These are the perils of portraiture. The rewards undoubtedly justify the risk. Humans remain social animals to the last. As such, we gravitate toward others, even others who inhabit pictures. And we remember photos populated with humans more distinctly than we remember images packed with buildings, trees, animals, etc. Probably the most memorable photos capture victims trapped in the cauldron of war. Images of anguish provoke reactions in the empathetic nearly as intense, unforgettable, and scarring as the event itself might. Perhaps more so: in the real-time shock of the event such an avalanche of input engages our senses that subtle details get lost, leaving imprinted a simple blur of horror.

Portraits attract universal interest and touch us at visceral level. Elene Usdin’s images, with their dramatic affectations, amplify the inherent archetypal attraction of the portrait. Many, if not the majority of Usdin’s images are self-portraits, but she often adds a magical twist to these shots with the addition of masks. She also uses props out of context: an ironic lampshade on her head, her nude body sandwiched between two tattered mattresses; wearing a crocheted strap-on dildo; lying on her back across a series of coin-operated washing machines.

The masks obviate the need for a prescribed expression–or no expression–and supply instead the intensity of a fabricated and exaggerated projection of emotion: the garish scowl of a red-faced demon, for example. These potent distortions of the human form inject added visual piquancy to the deliberate repetition of a series of self-portraits shown in the MONA exhibition, but they also cut through the ambiguity of a natural human expression–you don’t wonder what a scowling demon thinks, you simply register the unambiguous radiated malevolence that the demon symbolizes.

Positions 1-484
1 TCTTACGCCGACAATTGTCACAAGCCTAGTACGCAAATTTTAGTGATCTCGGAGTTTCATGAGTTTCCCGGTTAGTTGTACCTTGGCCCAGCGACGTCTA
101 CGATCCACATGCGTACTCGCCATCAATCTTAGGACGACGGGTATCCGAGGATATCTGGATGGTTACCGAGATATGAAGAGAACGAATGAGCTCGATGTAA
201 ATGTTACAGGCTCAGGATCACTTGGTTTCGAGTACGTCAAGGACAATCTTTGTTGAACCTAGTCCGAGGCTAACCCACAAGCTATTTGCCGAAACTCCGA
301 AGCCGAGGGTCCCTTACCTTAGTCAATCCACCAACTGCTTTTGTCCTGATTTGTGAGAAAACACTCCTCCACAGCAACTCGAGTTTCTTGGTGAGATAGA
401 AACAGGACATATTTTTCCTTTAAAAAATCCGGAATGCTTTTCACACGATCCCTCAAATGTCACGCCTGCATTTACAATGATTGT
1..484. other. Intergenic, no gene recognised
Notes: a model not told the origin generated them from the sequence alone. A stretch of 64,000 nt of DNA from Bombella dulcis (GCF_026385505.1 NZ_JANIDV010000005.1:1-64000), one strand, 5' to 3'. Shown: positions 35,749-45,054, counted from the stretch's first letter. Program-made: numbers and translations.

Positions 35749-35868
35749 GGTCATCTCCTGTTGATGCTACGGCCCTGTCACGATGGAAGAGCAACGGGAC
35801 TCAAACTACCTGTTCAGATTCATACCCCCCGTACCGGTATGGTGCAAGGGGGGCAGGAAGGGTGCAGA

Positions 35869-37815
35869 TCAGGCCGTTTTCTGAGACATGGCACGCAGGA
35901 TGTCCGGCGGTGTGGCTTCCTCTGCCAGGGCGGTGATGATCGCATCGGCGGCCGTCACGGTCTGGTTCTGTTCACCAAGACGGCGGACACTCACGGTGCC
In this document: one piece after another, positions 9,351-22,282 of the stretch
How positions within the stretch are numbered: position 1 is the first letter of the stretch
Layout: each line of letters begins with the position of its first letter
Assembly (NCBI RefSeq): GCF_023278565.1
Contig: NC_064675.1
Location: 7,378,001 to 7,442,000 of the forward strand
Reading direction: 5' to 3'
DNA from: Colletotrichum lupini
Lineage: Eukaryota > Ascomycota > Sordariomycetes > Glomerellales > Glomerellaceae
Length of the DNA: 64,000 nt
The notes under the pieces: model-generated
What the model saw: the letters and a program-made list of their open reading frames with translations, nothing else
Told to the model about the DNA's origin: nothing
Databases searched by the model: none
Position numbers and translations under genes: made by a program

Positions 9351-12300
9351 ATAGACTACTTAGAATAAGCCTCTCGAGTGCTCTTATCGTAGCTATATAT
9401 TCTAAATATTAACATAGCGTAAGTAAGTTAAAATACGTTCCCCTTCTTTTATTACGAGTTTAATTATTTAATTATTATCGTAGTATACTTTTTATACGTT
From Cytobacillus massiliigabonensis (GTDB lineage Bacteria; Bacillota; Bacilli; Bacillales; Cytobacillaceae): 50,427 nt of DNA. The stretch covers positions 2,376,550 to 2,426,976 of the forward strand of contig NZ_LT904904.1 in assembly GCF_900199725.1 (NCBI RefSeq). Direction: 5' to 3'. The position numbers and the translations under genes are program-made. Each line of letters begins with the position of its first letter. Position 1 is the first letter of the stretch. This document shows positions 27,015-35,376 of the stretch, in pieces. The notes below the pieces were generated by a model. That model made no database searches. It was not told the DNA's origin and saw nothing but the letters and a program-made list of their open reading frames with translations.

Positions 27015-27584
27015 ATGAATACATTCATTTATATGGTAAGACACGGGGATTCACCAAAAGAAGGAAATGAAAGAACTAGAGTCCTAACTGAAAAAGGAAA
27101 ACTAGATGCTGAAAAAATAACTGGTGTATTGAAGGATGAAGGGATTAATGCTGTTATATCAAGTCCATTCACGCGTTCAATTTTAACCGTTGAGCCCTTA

Elene Usdin--Awake While I Am Dreaming

Elene Usdin–Awake While I Am Dreaming
Museum of New Art Photography & New Media

Elene Usdin--Awake While I Am Dreaming

Elene Usdin–Awake While I Am Dreaming
Museum of New Art Photography & New Media

 

On the other hand, there is a magical component in a portrait complemented by a mask similar to the effects of magical realism in literature. The mask elevates the scene from the realm of the banal. In Usdin’s work, the effect is less surreal than theatrical. The props, rather than embed the subject in an otherworldly realm, instead alienate the subject within their own realm–and ours. This detachment of the subject in relief from their recognizable context forces the viewer to consciously scrutinize them more intensely as they would a single word uttered in absence of context.

While the masks distill the emotional subtext of her portraits into a potent elixir with an unmistakable flavor, she and her subjects gravitationally alter their surroundings too, pushing them out of the ordinary, imbuing them with import like elements of theatrical stage sets. This is not an impromptu effect. Usdin designs her scenes much as a stage designer might: she works out the details with notes and sketches. When the time comes to shoot, she leaves little to chance. From facial expression to furnishings, she is the deus ex machina, and her efforts pay off with diminished ambiguity and clutter; like an optical shout, her images grab hold of your imagination in a jarring instant.